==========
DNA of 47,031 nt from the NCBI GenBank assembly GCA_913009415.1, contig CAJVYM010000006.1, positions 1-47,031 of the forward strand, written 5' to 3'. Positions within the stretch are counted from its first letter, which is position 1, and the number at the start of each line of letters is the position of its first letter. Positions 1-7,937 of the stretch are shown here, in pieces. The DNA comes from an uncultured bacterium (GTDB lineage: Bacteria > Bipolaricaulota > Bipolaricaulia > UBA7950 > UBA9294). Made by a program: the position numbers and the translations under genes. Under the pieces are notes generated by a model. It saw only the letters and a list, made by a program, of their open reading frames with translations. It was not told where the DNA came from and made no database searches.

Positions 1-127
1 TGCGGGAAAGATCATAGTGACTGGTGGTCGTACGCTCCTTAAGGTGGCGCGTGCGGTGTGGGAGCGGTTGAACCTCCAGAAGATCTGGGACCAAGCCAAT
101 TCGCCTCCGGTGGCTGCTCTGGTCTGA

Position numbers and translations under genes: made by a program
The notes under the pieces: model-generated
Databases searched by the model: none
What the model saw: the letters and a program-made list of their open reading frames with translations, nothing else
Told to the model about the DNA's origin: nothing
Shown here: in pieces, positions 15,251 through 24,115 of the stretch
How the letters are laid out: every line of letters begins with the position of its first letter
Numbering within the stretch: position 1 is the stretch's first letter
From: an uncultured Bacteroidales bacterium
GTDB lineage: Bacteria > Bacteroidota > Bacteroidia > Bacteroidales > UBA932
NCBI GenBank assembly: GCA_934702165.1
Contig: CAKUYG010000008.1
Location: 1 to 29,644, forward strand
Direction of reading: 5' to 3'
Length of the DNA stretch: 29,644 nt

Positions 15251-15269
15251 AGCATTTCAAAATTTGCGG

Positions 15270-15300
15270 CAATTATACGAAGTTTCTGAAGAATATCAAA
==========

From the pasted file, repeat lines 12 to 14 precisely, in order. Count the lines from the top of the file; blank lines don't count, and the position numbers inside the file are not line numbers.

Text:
Numbering within the stretch: position 1 is the stretch's first letter
From: an uncultured Bacteroidales bacterium
GTDB lineage: Bacteria > Bacteroidota > Bacteroidia > Bacteroidales > UBA932